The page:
One of the most unfairly overlooked shows of the spring season, The Confessions of Frannie Langton, has it all: romance, murder mystery, historical drama, and a clear-eyed, nuanced portrayal of queer women. It follows Frannie Langton (Karla-Simone Spence), a servant in 1826 London accused of killing her mistress Marguerite (Sophie Cookson) — who was also her lover — and Marguerite’s husband.

The show weaves between Frannie’s affair with Marguerite and the time after the murders. Frannie, with no memory of the night of the murders, is arrested and left to piece together what really happened that night. The four-part miniseries is based on the novel of the same name by Sara Collins, who also adapted the novel for the screen. As rare as it is to find shows about queer women, it is rarer still to find one that centers on a queer Black woman like Frannie. Fans of lesbian period dramas like Portrait of a Lady on Fire can expect to be swept up in the show’s romance and mystery while also absorbing the show’s commentary on race and gender.

The Confessions of Frannie Langton is streaming on BritBox.

Gentleman Jack

A somewhat more lighthearted take on 19th-century lesbians than The Confessions of Frannie Price, Gentleman Jack had a small but mighty cult following during its run. Though it was canceled after two seasons (much to the despair of its fan base), it remains a rollicking good time and a window into the life of queer women in 1830s Yorkshire.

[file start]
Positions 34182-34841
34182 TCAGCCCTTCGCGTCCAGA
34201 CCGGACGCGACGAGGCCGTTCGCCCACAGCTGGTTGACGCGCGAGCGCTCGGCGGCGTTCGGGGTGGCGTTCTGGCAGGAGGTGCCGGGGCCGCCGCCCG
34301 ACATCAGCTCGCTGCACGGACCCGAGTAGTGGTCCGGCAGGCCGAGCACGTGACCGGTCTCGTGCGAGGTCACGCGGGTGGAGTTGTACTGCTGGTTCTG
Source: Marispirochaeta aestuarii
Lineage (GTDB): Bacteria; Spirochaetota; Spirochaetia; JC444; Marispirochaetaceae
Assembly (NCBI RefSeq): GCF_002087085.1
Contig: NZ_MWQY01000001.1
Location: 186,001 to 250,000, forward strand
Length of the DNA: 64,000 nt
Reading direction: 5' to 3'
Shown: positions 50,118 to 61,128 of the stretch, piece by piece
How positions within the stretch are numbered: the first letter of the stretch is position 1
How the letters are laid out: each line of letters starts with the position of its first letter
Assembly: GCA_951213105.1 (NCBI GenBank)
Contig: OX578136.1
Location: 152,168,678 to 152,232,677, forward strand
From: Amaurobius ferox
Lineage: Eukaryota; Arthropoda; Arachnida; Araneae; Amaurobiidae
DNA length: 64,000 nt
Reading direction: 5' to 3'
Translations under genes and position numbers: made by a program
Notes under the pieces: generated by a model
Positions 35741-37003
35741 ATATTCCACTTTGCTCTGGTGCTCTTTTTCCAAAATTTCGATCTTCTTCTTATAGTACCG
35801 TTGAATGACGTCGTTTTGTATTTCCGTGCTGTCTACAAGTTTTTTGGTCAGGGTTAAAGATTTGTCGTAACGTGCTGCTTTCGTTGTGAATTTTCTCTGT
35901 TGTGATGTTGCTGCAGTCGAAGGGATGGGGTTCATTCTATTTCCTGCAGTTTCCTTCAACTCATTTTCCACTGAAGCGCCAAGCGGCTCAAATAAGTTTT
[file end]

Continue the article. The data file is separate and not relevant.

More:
It is based on the diaries of real-life historical figure Anne Lister (Suranne Jones), a wealthy landowner who dressed and acted in traditionally masculine ways and wrote in code about her many affairs with women. The show follows her real-life relationship with heiress Ann Walker (Sophie Rundle). The show’s creator, Sally Wainwright, was awarded a fellowship grant in 2016, and she knew from the start that this was the story she wanted to tell. The true stories of Lister’s escapades feel made for the screen.

Gentleman Jack is streaming on Max.

Sex Education

The only show on this list without any historical elements, Sex Education, is very much a contemporary show. Though not exclusively a queer show, its characters cover a vast swath of the LGBTQ+ spectrum, and it weaves queer storylines throughout every season. This comedy-drama follows high school students (as well as their parents and teachers) as they contend with the teen turmoils of school, friendship, and, as the title would suggest, sex.

Most notable among its cast of queer characters is the hilarious Eric Effiong, played by Ncuti Gatwa, soon to bring his undeniable charms (and rumored gay representation) to Doctor Who. Sex Education also features rare representation of nuanced bisexual, pansexual, and asexual characters. If the rest of the shows on this list sound like downers to you (to be fair, queer period dramas are almost always at least a little bit downers), Sex Education is here for the laughs.

Sex Education is streaming on Netflix.

Author Emma O’Neill-Dietel

Emma O’Neill-Dietel is a writer, educator, and history nerd from Philadelphia, PA. She eats, sleeps, and breathes Doctor Who but has been known to enjoy other British TV and movies too. She may love British media but don’t get it twisted; she’s Irish through and through. Follow her on Threads: @emmaod22.